But for all the joy I feel that Demoncy has returned to the sound that made such a masterpiece, such a brilliant and eternal pitch black jewel, I cannot hide the tinge of sadness that creeps down my spine. For listening to Enthroned is the Night so often has given me a brutal, heart-breaking epiphany, one that flies in the face of everything I have believed about Demoncy so long: Demoncy are a one hit wonder. Enthroned is the Night is a brilliantly played return to form no doubt, but in reviving the sound that made Joined in Darkness what it is, the various weaknesses and failures of the style are brought down hard to bare. This album is so straight forward and so lacking in variety, were this any other band I might pull a Miasmal rating right out of my ass.

Enthroned is the Night could not be any more straightforward or uncreative. The album is even divided into perfect little sections: tracks one, six and eleven could be categorized as "intro," "intermission" and "outro" leaving eight tracks divided into sections of four. I know this seems like a stupid thing to notice, but it is just the first thing that screams "I'm barely trying!" Each tracks sounds almost exactly the same, following same-y patterns that never differentiate between each other.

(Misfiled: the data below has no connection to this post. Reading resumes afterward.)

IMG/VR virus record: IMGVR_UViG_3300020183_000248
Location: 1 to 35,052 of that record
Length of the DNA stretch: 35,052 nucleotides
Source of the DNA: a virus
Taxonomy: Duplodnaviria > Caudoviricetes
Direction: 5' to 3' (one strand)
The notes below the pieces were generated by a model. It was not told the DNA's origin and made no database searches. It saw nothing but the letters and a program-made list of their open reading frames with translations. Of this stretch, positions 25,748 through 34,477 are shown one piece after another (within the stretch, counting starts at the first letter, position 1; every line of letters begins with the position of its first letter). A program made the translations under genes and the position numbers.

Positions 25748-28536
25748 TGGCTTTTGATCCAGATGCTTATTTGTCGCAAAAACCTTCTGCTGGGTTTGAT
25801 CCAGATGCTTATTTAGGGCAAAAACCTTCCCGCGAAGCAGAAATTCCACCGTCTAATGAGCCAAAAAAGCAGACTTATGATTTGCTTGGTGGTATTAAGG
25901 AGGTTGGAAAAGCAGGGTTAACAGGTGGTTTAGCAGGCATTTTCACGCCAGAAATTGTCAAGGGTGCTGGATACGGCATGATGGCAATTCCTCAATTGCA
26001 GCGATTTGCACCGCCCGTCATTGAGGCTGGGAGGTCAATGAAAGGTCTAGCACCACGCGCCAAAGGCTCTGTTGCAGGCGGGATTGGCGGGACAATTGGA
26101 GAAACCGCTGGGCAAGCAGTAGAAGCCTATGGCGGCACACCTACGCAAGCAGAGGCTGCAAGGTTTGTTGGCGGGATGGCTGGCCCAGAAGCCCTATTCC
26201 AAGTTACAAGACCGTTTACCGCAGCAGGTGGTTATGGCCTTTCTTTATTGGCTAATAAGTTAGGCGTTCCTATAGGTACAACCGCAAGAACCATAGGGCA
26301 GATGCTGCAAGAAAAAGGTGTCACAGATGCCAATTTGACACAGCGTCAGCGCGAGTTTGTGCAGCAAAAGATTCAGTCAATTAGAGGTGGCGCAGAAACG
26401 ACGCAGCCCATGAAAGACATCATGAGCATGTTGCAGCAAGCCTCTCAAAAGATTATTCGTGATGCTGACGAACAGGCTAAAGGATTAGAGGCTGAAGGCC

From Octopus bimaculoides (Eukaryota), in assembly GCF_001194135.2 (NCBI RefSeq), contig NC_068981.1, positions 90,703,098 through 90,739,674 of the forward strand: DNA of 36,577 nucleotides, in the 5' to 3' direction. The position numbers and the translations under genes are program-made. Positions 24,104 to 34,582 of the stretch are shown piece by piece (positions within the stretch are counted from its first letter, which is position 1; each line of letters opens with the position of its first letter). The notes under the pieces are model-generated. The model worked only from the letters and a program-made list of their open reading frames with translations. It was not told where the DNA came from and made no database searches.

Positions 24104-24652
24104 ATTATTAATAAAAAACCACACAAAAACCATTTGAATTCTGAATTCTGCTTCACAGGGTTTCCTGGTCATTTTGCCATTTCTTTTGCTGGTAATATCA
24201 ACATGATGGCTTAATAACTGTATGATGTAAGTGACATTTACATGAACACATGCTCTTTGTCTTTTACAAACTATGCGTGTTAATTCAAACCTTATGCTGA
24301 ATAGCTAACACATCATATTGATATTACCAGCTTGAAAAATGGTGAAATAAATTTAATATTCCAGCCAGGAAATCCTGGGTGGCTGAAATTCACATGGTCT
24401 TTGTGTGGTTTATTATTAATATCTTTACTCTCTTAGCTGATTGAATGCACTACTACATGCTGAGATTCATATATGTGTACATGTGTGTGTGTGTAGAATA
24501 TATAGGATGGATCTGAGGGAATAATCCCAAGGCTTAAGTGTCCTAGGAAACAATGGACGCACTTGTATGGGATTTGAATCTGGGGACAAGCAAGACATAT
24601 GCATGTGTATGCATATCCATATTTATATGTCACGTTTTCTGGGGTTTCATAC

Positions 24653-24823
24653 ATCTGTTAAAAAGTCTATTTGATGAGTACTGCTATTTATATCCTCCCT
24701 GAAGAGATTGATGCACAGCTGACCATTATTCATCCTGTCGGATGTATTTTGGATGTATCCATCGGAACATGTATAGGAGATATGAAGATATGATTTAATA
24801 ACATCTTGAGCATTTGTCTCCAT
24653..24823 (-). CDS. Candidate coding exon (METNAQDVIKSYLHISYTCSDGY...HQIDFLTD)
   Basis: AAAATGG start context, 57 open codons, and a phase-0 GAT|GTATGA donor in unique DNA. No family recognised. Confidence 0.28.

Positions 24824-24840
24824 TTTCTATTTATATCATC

Not rarely. NEVER.

Without the sudden stops between tracks, Enthroned is the Night could quite easily made into one long song. But honestly, that would have been way too creative. The sound that Demoncy developed on Joined in Darkness is so uncompromising, so unrelenting and truly bleak, it just does not lend itself to any kind of experimentation. It didn't matter with Joined in Darkness because it was just... so... evil. It was so vile, so soul siphoning, that the fact that every track sounded the same didn't even matter. It was a blasphemous tapestry that Satan himself would have wrapped himself in at night as he slept on his bed of burning souls. Meanwhile, Enthroned is the Night feels more like Satan's pillow case that he occasionally drools on... it just doesn't evoke the same sense of dread and abomination.

Yet even though Enthroned is the Night feels so much smaller and slighter than Joined in Darkness, part of me just loves the fuck out of it. Part of me screams for more, and I find myself feeding this hunger very regularly. Enthroned is the Night is my version of comfort music, something I can have playing all day long and never truly tire of(which says something really fucked up about me as an individual). This part of me screams even now as I write this: it pounds furiously on the back of my head, in protest of what my logical brain is now forcing me to do. For no matter how much I love Enthroned is the Night, it is impossible for me to look upon it and say with certainty that this is a great album. It just isn't. It's predictable, same-y, uncreative and pig-headed in it's utter relentlessness.

And I want more!

The screaming fanboy: MORE!!!!!